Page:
Healthcare Policy

Healthcare Policy 8(2) December 2012 : 24-29.doi:10.12927/hcpol.2012.23137
Discussion and Debate

Disproportionate Organizational Injustice: A Close Look at Facilities Exempted from Indoor Smoking Laws in Canada

Mohammed Al-Hamdani

Abstract

Federal and provincial legislation bans smoking in indoor public spaces and workplaces, yet exemptions exist for residential facilities such as nursing homes and addiction treatment centres. In relying on ventilated smoking rooms, however, these organizations are failing to protect the health of their employees and clients. Increased use of risk messages regarding the harms of second- and third-hand smoke, together with enhanced nicotine replacement therapies for smokers, would rectify this disproportionate injustice. Such an approach must also recognize and counteract the efforts of the tobacco industry to block total indoor smoking bans.

In most Canadian provinces, organizations can enact policies that extend smoking laws and bylaws. Unfortunately, the transformation from governmental laws to organizational policies is slow for facilities exempted from total indoor smoking bans. Exempted facilities, such as nursing homes, have designated smoking rooms (DSRs) that allow patients to smoke. The gaps in extending legislation into organizational policies contribute to the fact that 19% of Canadians remain unprotected against second-hand smoke (SHS) in public areas and workplaces (Physicians for a Smoke-Free Canada 2007). Currently, a small number of exempted facilities in North America enact a total smoking ban (Goldsmith et al. 1991; Kotz 1993; Williams et al. 2005). The majority of exempted facilities allow DSRs, representing a missed opportunity for organizations to protect the health of their clients and employees.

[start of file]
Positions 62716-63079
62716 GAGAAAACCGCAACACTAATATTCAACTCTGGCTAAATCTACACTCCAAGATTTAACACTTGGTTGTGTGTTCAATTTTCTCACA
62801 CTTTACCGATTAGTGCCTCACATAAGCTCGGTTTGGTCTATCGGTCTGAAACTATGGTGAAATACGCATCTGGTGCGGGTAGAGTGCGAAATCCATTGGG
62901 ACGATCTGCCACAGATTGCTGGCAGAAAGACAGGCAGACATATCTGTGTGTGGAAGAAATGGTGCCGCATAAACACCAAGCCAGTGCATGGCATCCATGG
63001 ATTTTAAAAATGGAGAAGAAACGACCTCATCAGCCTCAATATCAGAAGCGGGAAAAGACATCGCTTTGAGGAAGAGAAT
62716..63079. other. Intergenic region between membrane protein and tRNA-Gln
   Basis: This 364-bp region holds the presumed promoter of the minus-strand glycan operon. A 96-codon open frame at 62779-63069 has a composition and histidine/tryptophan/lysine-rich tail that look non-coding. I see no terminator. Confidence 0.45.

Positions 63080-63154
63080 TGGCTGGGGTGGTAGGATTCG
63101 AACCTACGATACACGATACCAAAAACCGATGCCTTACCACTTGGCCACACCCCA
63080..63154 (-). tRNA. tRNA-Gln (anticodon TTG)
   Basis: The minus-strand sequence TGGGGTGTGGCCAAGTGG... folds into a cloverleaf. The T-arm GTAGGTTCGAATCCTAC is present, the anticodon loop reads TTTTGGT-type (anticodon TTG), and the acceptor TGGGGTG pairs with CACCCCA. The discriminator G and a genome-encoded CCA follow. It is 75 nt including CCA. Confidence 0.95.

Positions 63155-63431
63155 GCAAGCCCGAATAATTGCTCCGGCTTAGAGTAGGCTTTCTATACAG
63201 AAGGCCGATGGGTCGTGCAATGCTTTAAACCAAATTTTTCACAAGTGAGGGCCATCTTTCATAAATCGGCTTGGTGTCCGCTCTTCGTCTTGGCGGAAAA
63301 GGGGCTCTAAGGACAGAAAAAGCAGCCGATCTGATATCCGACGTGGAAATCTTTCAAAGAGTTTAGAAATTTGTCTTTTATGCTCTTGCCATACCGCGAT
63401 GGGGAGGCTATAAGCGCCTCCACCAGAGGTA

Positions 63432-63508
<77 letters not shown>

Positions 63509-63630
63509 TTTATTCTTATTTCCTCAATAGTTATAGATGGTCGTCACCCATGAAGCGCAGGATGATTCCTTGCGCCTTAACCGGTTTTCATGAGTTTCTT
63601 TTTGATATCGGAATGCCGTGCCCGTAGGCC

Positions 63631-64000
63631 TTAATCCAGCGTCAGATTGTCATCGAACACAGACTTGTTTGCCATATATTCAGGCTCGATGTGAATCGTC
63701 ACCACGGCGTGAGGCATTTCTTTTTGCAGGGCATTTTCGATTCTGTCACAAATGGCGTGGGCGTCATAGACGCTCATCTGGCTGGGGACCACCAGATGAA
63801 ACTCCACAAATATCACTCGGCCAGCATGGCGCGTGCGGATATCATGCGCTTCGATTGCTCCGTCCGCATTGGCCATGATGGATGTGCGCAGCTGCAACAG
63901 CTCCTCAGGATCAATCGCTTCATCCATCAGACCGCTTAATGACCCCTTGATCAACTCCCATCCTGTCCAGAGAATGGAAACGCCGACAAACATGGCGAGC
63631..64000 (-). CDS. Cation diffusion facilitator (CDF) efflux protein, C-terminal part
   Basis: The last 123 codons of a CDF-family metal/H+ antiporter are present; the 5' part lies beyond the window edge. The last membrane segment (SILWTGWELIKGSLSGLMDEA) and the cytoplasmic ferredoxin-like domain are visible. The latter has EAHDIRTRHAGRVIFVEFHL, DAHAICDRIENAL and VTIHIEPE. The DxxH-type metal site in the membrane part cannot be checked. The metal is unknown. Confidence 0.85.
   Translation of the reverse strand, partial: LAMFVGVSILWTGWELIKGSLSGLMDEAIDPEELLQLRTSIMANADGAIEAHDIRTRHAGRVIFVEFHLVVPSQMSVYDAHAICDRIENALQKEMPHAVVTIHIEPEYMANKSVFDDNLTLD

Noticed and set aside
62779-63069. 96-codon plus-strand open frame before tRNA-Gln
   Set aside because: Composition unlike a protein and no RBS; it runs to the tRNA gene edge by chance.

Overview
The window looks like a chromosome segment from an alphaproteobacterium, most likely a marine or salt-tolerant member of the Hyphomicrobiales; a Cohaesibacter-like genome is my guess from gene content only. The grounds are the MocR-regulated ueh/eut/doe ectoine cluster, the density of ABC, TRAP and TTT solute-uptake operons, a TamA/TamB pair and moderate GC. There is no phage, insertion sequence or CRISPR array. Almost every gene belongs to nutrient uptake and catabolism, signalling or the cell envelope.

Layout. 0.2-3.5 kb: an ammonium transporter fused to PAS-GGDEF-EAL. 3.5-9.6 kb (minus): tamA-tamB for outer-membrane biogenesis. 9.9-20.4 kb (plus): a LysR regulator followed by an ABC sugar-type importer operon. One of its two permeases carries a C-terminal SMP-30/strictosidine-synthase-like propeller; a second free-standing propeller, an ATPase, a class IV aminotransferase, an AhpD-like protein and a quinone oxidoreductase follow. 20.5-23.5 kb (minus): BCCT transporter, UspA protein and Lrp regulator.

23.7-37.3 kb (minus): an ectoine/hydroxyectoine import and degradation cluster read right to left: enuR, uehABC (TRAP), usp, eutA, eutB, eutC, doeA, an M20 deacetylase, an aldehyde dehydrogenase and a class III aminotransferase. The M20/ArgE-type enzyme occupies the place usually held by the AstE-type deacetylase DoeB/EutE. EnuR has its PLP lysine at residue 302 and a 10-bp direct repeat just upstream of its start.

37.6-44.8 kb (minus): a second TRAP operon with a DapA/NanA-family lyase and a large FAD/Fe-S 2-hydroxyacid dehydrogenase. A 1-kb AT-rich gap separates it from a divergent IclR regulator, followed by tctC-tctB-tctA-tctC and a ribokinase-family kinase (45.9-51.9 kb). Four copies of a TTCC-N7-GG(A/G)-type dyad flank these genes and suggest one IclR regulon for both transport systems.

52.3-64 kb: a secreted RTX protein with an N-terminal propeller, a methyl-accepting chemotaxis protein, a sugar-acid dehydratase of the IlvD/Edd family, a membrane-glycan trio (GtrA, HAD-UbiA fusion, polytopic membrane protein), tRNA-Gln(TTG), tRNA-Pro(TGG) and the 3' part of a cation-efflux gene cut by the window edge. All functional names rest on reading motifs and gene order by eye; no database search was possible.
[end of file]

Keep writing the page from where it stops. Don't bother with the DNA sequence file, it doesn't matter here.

Reasons for Avoiding Indoor Smoking Extensions

In general, it is not clear why exempted facilities have not extended governmental laws through the introduction of total indoor smoking bans. Four possible arguments could explain the existence of total indoor smoking ban exemptions.

  1. The strongest argument in favour of these exemptions is the addictiveness of nicotine. If total indoor smoking bans are implemented, then the addiction of clients to nicotine could result in their experiencing unpleasant withdrawal symptoms and their consequent dissatisfaction with their stay at the facility. For this reason, exempted facilities might fear any possible conflicts with their clients and hence abandon the prospect of introducing total smoking bans.
  2. A second argument in favour of exemptions pertains to addiction treatment facilities, where the premise for abandoning total indoor smoking bans is based on fears that banning smoking might affect the retention and hence the sobriety of clients. The argument with regard to sobriety and retention has mixed evidence. Most studies have demonstrated that the implementation of total smoking bans does not affect retention (Goldsmith et al. 1991; Kotz 1993; Williams et al. 2005), while at least one study suggested that total smoking bans reduced retention (Hammond and Gregoire 2011). These retention concerns could hamper the consideration of such bans.